The third paper presented at COSIT is titled “Shape Similarity Based on the Qualitative Spatial Reasoning Calculus eOPRA.” The paper investigated the use of qualitative spatial representations (QSR) about relative direction and distance for shape representation. The new approach has the advantage that it can generate prototypical shapes from the authors’ abstract representation in first-order predicate calculus. Using the conceptual neighborhood which is an established concept in QSR the authors can directly establish a conceptual neighborhood between shapes that translates into a similarity metric for shapes. This similarity measure was applied to a challenging computer vision problem and achieved promising first results. This paper was authored by Ph.D. student Christopher Dorr, Professor Reinhard Moratz, and Longin Jan Latecki of the Temple University.

The fourth paper is entitled “What is in a Contour Map? A Region-based Logical Formalization of Contour Semantics.” This paper analyses and formalizes contour semantics in a first-order logic ontology that forms the basis for enabling computational common sense reasoning about contour information. The elicited contour semantics comprises four key concepts – contour regions, contour lines, contour values, and contour sets – and their subclasses and associated relations, which are grounded in an existing qualitative spatial ontology. All concepts and relations are illustrated and motivated by physical-geographic features identifiable on topographic contour maps. The encoding of the semantics of contour concepts in first-order logic and a derived conceptual model as basis for an OWL ontology lay the foundation for fully automated, semantically-aware qualitative and quantitative reasoning about contours. This paper was authored by Professor Torsten Hahmman and Lynn Usery of the U.S. Geological Survey.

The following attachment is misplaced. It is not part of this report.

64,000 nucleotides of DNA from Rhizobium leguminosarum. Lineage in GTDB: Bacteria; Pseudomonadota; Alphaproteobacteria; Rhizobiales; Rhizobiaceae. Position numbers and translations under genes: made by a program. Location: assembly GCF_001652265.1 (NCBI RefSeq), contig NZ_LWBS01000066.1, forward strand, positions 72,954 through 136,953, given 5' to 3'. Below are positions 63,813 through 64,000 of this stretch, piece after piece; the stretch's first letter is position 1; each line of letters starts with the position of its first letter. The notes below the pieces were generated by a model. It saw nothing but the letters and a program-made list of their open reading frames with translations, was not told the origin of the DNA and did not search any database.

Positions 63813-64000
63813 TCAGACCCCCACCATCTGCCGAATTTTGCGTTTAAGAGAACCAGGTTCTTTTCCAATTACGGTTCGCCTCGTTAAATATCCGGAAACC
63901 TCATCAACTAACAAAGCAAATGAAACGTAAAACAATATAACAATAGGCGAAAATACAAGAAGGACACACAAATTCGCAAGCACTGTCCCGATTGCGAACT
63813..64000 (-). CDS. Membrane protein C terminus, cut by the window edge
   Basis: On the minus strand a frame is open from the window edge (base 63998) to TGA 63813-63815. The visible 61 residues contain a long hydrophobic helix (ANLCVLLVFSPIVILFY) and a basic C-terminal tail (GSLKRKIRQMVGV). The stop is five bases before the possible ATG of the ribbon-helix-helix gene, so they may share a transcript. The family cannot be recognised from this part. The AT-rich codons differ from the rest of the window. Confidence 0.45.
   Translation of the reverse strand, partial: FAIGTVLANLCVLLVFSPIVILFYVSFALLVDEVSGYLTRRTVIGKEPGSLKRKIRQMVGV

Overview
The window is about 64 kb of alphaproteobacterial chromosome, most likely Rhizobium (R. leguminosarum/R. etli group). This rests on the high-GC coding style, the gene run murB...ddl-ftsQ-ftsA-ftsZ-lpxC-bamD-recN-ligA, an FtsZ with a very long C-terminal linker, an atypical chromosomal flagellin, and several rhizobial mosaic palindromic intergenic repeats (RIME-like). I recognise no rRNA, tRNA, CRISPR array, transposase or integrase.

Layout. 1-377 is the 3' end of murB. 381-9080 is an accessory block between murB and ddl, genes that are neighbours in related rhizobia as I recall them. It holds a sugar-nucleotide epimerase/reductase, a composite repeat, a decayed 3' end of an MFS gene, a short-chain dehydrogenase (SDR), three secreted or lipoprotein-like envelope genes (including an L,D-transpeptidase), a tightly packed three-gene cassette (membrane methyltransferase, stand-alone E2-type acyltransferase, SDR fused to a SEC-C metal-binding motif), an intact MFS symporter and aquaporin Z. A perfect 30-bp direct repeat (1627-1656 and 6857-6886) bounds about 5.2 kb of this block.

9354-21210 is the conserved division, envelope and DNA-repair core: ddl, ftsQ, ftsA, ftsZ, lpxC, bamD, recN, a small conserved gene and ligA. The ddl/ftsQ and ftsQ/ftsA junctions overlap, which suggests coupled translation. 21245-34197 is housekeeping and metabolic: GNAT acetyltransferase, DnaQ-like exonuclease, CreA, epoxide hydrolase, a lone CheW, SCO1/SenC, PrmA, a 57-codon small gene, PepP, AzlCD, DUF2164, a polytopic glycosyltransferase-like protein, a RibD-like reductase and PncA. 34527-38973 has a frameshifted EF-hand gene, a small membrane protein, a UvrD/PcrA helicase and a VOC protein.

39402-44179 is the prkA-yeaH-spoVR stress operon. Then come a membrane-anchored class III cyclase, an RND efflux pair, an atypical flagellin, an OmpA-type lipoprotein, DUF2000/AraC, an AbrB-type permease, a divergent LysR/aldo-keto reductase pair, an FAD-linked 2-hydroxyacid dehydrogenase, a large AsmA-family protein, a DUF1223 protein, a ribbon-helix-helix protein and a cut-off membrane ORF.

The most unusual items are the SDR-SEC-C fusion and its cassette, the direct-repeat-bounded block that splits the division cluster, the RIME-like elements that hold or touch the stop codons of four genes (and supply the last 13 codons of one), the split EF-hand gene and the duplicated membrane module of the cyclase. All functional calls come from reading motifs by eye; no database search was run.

Professor Max Egenhofer of the School of Computing and Information Science remarked at the impressive nature of not only the quality of the research produced by UMaine researchers, but also at how influential the institution has become in the field of spatial information theory. “The Conference on Spatial Information Theory is the intellectual highlight every two years in the field of Spatial Information Science. The papers presented there are of journal-like quality as they go through a rigors reviewing and selection process. The fact that this year four of the twenty-two papers that were chosen for publication and presentations were authored by UMaine researchers indicates most strongly what a powerhouse UMaine is this field. I was particularly delighted that three of these fours papers were authored or co-authored by a total of five of our graduate students, plus another co-author who is currently an undergraduate student. Many of the conference attendees approached me, commenting on the excellent presentations that our students gave. This involvement of students into top-level research highlights the kind of education that students get in our environment.”

Information on the conference and the conference program may be found at